Brazil lowers fiscal savings goal over low tax revenues
Brazil dramatically lowered its fiscal savings goals for 2015 and 2016 on Wednesday, due to plunging tax revenues, and announced new spending cuts to underscore its commitment to austerity amid a steep economic downturn.
The government cut its primary surplus goal for this year to 8.7 billion reais ($2.7 billion dollars) or 0.15 percent of gross domestic product from 66.3 billion reais ($20.6 billion dollars), the equivalent of 1.1 percent of GDP, originally budgeted.
The primary surplus, or revenue available to meet interest payments on debt, is closely watched by markets and credit rating agencies as a gauge of a country’s capacity to repay its debt.
The agencies have warned they may further downgrade Brazil, a move which could undermine investor confidence and raise borrowing costs.
“We know (the announcement) is a significant change and it is happening because of the evolution of the revenues, which we think is a temporary phenomenon, a phenomenon that’s the result of a series of factors, which would make it possible to meet this year’s goals,” Finance Minister Joaquim Levy told reporters during a presentation in Brasilia.
Levy added that the changes should not be taken as a sign Brazil is moving away from fiscal discipline.
The steeper-than-expected cuts in the primary surplus targets could complicate President Dilma Rousseff’s bid to regain the confidence of investors as Latin America’s largest economy heads into its worst recession in 25 years.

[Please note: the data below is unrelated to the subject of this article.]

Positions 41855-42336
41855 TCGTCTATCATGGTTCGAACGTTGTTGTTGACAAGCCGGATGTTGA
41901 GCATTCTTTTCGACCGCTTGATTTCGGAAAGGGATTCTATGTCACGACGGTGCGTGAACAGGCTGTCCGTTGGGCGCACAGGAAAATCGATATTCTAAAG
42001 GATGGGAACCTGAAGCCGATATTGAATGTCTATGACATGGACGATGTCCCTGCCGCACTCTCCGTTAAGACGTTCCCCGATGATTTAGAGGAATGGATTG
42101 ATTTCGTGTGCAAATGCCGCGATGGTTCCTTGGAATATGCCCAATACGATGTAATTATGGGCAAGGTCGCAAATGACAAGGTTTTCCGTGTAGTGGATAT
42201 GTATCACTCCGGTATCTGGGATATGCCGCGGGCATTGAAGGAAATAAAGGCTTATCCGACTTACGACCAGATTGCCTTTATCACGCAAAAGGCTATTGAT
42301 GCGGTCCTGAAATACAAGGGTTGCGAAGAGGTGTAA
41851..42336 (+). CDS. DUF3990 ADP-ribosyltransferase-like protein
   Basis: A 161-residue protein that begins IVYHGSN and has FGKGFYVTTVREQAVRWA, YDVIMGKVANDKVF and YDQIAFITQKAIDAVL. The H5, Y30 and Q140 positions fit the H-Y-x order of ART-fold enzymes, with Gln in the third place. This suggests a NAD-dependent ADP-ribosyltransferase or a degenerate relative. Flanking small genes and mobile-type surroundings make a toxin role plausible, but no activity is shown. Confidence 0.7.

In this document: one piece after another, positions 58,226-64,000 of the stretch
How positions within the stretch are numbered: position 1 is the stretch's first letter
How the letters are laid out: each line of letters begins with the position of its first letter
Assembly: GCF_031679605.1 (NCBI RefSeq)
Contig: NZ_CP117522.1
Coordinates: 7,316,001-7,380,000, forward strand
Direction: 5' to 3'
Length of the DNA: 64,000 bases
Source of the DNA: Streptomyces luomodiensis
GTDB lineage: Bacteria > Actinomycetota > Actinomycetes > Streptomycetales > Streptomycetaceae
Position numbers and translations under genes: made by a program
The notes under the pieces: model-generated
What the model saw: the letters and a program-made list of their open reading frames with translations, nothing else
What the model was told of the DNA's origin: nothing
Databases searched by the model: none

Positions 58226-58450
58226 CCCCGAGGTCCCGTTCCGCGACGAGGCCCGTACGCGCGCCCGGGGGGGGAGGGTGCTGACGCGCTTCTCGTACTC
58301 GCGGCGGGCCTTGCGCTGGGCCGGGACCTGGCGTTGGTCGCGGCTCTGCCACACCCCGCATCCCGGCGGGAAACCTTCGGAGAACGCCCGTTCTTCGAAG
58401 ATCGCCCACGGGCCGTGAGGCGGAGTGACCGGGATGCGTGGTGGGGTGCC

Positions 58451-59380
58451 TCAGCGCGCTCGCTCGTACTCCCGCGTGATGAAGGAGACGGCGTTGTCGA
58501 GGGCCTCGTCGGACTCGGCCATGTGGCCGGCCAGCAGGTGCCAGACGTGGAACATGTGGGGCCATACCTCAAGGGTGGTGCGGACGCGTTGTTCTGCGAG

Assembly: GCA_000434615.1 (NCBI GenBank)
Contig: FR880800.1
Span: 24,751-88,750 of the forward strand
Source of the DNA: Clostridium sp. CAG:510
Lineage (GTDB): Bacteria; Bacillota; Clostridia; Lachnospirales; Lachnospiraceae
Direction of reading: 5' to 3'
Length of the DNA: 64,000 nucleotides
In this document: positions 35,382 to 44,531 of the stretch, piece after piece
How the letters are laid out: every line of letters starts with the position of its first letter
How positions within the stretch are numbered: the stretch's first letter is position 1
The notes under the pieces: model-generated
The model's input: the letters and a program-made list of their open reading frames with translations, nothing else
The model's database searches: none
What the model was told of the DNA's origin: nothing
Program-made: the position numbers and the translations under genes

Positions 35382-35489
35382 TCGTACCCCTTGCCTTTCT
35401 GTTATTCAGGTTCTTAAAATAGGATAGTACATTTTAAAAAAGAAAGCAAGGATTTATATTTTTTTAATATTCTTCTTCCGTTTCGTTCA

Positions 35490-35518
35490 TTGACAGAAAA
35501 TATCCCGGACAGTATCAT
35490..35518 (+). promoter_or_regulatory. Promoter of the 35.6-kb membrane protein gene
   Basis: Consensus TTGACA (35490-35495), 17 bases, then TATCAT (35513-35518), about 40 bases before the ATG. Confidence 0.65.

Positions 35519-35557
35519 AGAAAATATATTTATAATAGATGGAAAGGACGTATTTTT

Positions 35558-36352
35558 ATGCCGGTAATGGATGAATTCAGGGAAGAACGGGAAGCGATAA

Until a few years ago Brazil maintained primary surpluses above 3 percent of GDP as tighter spending controls and a commodities bonanza filled public coffers.
That changed when Rousseff took office in 2011 and granted billions of dollars worth of tax breaks to businesses in a failed attempt to restart a stagnant economy.
The government cut its 2016 primary surplus goal to 0.7 percent of GDP from 2 percent and to 1.3 percent for 2017.
Its original goal was to maintain a surplus rate at 2 percent of GDP for the next two years, a percentage that is now only expected to be met in 2018.
“It is part of a long-term fiscal policy. A responsible policy from a finance point of view. A policy that will make possible a faster recovery of economic growth and will first stabilise and then reduce public debt until 2018,” Planning Minister Nelson Barbosa said of the plan.
Rousseff is struggling with record-low popularity as the economy tanks and a widening corruption scandal at state-run oil giant Petrobras nears her inner circle of advisers.
She is also facing a rebellious alliance in Congress that has watered down many of her cost-cutting measures.
The government acknowledged that it was prepared to slash the savings goal further if revenues continue to disappoint.
With the target revisions the government now estimates that Brazil’s gross debt-to-GDP ratio will only start to fall by 2018 given the weaker fiscal results.
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